12Feb

Christians Cautioned Against Paying Or Accepting Bribes

The General Secretary of The Church of Pentecost, Apostle Alexander Nana Yaw Kumi-Larbi has warned Christians that paying or accepting bribes in any form is an offence against God.

The Chief Scribe said this when he joined members of Pentecost International Worship Centre, Odorkor (PIWC-Odorkor) for church service on Sunday, February 9, 2020.

Preaching a sermon titled: “Bribery and Extortion” as part of a series of messages on the topic: “Living A Life Of Integrity As A Christian,” Apostle Kumi-Larbi expressed disdain about how the payment of bribes has become a common practice in Ghana, cautioning that “bribery is a characteristic of a corrupt society.”

He defined bribery as money, favour, or other consideration given in exchange for one’s influence against what is true, right, or just. “Any benefit given or accepted to influence decisions is a bribe. Bribery is an offence against God, the weak, the innocent and the community,” he explained.

Giving historical background of the act of bribery, Apostle Kumi-Larbi said that it was a customary practice of the ancient Israelites to offer gifts to people in authority as a sign of respect.

He, however, stated that such gifts were sometimes given as a form of bribe to influence judicial procedures. As a result, Moses, the leader of Israel at the time, cautioned the Israelites against bribery to prevent abuses in their legal system.

According to the General Secretary, laws against bribery were given to the Israelites by Moses to clamp down on the practice because it jeopardised justice and righteousness in society. He further quoted Exodus 23:8, Deuteronomy 16:19, Job 15:34 and Proverbs 17:23 to buttress the Bible’s categorical stance against all forms of bribery.

Apostle Kumi-Larbi pointed out that although receiving or paying bribes may bring temporary comfort; its consequences may be far-reaching.

He referred to the story of Judas in Matthew 26:14-16, who took a bribe to betray Jesus, an innocent man. He said that although Judas later regretted his actions, it was too late because he had caused the death of a righteous man.
He also narrated the story of Felix, the Governor who perverted justice by delaying the release of Paul from prison just because he wanted a bribe. (Acts 24:26)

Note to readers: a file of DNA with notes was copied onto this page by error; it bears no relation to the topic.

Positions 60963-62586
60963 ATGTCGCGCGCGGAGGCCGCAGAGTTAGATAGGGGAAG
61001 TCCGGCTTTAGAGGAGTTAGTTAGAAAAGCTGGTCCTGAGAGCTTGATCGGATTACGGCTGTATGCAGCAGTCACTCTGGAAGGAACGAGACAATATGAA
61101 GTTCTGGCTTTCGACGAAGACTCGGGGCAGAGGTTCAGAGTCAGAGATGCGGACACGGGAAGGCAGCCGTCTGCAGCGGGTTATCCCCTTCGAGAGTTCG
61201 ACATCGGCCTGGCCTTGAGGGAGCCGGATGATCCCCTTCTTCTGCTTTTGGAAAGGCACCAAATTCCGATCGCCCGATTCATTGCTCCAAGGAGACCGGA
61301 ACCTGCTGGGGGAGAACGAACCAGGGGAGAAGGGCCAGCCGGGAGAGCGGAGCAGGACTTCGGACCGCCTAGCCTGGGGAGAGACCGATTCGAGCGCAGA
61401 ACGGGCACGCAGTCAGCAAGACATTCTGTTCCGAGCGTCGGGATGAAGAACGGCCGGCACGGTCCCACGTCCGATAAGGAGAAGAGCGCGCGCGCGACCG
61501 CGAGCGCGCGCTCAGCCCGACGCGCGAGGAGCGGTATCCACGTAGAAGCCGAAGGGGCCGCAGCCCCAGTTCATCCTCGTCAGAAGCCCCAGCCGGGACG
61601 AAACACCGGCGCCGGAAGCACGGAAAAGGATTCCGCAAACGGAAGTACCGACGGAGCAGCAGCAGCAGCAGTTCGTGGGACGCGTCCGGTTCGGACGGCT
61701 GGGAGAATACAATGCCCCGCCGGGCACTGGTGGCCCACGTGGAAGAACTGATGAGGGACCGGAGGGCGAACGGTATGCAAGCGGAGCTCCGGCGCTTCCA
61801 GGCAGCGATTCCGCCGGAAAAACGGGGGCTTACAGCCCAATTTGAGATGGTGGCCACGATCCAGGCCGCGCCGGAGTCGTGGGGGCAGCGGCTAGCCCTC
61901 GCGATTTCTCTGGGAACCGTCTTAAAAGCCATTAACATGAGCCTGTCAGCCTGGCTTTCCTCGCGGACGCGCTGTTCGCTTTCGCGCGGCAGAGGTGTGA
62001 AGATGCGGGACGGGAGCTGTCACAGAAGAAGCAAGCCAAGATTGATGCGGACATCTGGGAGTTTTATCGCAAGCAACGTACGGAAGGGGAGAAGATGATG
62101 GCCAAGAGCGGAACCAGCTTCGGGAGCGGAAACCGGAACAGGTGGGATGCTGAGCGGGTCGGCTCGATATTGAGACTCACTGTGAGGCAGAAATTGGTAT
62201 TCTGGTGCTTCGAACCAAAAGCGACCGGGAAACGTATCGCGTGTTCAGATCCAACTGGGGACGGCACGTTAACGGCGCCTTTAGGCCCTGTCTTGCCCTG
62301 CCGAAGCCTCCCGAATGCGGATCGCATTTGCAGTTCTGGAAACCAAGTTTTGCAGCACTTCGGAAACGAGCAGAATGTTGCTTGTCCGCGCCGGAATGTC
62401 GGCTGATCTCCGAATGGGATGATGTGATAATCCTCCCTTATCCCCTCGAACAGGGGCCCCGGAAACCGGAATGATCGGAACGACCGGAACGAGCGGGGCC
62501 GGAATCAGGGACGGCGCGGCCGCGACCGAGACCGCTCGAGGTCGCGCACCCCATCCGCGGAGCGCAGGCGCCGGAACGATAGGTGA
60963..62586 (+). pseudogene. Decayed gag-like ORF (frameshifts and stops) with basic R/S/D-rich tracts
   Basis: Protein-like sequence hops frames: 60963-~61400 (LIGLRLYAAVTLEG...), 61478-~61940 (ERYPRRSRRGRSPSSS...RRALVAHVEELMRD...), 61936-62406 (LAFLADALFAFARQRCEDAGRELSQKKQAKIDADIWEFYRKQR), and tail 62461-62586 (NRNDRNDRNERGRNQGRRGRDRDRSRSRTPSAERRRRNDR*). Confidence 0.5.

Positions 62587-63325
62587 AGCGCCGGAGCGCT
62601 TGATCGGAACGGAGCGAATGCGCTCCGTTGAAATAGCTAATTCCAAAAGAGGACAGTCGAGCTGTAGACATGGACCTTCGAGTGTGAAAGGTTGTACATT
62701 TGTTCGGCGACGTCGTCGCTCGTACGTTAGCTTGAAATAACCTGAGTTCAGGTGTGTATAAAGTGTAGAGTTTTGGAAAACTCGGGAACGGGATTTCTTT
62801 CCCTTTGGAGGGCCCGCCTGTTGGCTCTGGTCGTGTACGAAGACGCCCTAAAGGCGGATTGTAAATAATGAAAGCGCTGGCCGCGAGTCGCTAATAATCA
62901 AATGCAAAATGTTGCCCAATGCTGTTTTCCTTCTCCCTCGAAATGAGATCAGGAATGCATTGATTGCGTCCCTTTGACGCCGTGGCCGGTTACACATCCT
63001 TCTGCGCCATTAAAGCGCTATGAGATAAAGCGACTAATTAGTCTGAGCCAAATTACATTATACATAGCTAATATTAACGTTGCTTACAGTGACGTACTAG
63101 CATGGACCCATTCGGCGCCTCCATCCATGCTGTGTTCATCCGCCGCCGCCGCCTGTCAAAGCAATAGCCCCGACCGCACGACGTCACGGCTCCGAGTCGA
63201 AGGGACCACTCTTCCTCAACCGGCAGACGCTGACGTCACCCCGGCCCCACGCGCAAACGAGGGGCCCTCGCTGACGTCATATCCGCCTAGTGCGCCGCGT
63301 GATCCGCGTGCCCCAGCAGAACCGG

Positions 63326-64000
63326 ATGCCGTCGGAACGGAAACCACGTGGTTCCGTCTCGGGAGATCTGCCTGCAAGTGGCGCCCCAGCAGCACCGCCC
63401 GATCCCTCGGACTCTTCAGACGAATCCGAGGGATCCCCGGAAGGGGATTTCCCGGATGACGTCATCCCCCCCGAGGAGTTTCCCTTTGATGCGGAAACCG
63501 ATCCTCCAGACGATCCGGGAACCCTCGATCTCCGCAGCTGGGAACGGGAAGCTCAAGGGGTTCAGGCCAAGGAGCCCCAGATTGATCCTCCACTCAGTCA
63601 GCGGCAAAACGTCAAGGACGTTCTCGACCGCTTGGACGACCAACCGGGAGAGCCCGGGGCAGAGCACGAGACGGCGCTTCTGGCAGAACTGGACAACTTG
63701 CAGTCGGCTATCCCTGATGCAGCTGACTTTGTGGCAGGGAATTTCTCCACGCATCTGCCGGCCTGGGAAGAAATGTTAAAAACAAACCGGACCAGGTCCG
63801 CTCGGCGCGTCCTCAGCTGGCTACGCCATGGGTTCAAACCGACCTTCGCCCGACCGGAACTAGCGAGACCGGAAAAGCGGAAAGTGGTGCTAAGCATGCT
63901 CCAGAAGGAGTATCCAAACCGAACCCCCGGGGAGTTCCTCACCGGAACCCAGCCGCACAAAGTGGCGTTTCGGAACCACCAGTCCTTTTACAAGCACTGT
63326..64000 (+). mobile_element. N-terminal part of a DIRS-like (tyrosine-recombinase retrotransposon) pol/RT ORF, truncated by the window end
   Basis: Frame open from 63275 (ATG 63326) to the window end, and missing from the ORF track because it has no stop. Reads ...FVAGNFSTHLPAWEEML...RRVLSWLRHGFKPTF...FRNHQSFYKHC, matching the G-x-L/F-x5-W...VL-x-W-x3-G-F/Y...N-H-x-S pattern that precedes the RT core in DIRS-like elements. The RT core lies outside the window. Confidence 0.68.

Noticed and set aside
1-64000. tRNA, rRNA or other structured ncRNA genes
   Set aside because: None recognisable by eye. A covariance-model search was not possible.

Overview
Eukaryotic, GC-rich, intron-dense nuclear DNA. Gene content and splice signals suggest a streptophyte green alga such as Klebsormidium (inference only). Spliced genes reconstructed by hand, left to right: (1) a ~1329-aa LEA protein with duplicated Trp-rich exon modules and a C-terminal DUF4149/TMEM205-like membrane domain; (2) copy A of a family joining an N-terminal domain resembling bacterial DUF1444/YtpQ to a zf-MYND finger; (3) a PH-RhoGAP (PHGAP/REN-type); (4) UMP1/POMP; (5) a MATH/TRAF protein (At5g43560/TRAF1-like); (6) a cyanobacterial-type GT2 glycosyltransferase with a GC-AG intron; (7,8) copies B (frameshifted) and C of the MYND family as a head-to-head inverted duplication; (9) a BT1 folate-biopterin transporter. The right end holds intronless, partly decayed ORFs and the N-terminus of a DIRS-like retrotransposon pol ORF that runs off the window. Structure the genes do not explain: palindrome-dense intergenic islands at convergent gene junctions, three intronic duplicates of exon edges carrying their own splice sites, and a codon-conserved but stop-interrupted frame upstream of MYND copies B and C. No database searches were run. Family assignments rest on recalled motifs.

“Governor Felix wanted a bribe. But Paul being innocent and a Christian did not give him one. As a result, he delayed Paul’s release from prison until another Governor replaced him. Here again, we see how bribery perverted justice, because justice delayed is justice denied,” he said.

Apostle Kumi-Larbi also cited the story of the soldiers charged with guarding Jesus’ tomb, who took a bribe from the chief priests and elders to lie about the disappearance of the body of Jesus in Matthew 28:12-15. He said that this lie told by the soldiers had hindered many Jewish people from believing in the resurrection of Jesus Christ even today.

“Many Jewish people have perished, and many more are going to perish because of the lie the soldiers told, and the blood of these people will be on their hands,” he lamented.

Apostle Kumi-Larbi, therefore, advised Christians to desist from paying or accepting bribes to grant favours as is the practice of many.

“From all indications, bribery perverts justice. It is a blinding influence upon wisdom and discernment. It clouds the truth and perverts or twists the words of those who would be righteous in the sight of God,” he said.

He advised Christians to do nothing out of vain conceit or selfish gain, be content with what they have, and uphold their integrity in all circumstances even if it costs them.

“Our God values honesty and truthfulness because they ensure a just society. The Christian who has integrity is sound, reliable, trustworthy and therefore could be described as dependable,” he advised.

Reading from Ezekiel 14:14, he urged Christians to aspire to be like Noah, Daniel and Job, whom the Bible gave glowing testimonies of as righteous men of their generation.

“Noah was a righteous man, the only blameless person living on earth at the time, and he walked in close fellowship with God. Job was blameless and upright, one who feared God and turned away from evil.

“Daniel so distinguished himself among the administrators and the satraps – the governors of the provinces – by his exceptional qualities, and no corruption was found in him because he was trustworthy and neither corrupt nor negligent. Let us also aspire to be the Noahs, Jobs and Daniels of our time by living a life of integrity.”

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